Viewers who are naturally more cynical will likely watch this movie and say, "This is nothing I haven't seen before," in which case, they'd be right.  There's nothing really surprising or enlightening about this movie, and really, it doesn't matter one bit.  Disney writers and animators use these familiar narrative devices with such care and devotion to the original stories and animations, it feels like Disney has gone back to its roots and created the perfect introductory Winnie the Pooh movie.  No Gopher, no Heffalumps, no adventures outside of the 100 Acre Wood.  Just a simple plot, with simple character motivations, and lots of heart.

Plus, it's hard not to love the new Pooh theme song, sung my Zooey Deschanel.  She's totes adorbs, ya'll.

If you were a fan of Winnie the Pooh growing up, or you have young children of your own, you will absolutely love this movie, and so will your kids.  I found myself gearing up to cry many times (though there was no ocean of tears like when I watched Pooh's Grand Adventure: The Search for Christopher Robin over 10 years ago—that movie was just cruel), and the film really managed to make me feel like a kid again.

~ ~ ~

P.S. Be sure to stay for the credits.  They're easily as adorable and sweet as the movie.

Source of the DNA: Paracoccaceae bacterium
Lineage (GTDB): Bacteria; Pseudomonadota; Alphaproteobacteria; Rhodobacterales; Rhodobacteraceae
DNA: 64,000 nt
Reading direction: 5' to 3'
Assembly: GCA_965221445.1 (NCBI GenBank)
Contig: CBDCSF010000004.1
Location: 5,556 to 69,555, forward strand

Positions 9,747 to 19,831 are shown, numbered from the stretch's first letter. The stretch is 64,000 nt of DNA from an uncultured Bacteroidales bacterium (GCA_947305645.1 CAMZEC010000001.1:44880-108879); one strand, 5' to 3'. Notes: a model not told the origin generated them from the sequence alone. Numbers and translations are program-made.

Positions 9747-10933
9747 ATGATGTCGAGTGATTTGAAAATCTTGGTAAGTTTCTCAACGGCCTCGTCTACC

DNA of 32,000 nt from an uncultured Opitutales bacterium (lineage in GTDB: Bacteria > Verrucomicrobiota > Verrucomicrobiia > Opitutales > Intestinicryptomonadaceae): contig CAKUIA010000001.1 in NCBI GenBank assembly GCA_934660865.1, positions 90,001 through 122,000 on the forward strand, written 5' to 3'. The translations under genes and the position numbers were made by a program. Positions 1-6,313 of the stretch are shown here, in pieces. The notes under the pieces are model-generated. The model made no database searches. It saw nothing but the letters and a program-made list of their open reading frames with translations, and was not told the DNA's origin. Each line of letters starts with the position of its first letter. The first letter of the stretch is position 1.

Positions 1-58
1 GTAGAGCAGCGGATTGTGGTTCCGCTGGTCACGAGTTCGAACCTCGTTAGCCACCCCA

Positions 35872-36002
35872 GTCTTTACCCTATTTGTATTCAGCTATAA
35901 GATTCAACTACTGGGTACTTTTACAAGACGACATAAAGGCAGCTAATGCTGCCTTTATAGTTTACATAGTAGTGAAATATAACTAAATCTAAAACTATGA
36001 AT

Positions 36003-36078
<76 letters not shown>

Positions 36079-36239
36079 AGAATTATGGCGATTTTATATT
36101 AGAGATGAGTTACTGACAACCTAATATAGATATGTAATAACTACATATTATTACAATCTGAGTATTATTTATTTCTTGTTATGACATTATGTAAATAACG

P.P.S. If you do stay for the credits, keep your eyes peeled for my friend, Erin Senge (of Growing Up Senge), whose name appears as the Assistant to the Producer in the production staff.  Her daughter, Alice, is also featured under the list of "Pooh Babies"!  So cool!

* All images property of Disney Enterprises, Inc.found via Stitch Kingdom


  1. You have made me even more excited to see this movie! I need some simple magic in my life. I am so excited to be able to share Pooh and my favorite character (Roo, obvs) with Henry. Who's your favorite?

    P.S. The movie babies are one of my favorite parts about seeing animated films. I always stay to see that part of the credits.

  2. My favorite character (especially in this movie) is probably Eeyore. I can't help but love his solemn and sad attitude, and how his friends accept him no matter what. He's particularly funny in this movie, with some absolutely golden lines.

    (I even have an Eeyore stuffed animal that's missing his tail! :D)

  3. The Backson is voiced by Huell Howser! I knew that voice was familiar :D

  4. I just passed this around the office =)

    I hope Pooh fans of all ages (and even those who don't think they are fans) enjoy it as much as you did. I think it is very sweet and very clever and something that parents will enjoy watching with their kids. Which is good, because I have a feeling some kids (and certain production babies) will be watching it again and again and again and again...

    Thanks for the mention!

  5. I'm so in love. This was such a wonderful, sweet review - it even made me tear up a little. Ever since I heard Disney was making this, I was so excited - and from what I've seen (and now heard), it will be nothing short of incredible!

    No joke, I can't even hear someone talk about Pooh without the choke-up tears coming out, so I'm looking forward to a good cry, a good laugh, and plenty of cuteness. =)

    Thanks for the post!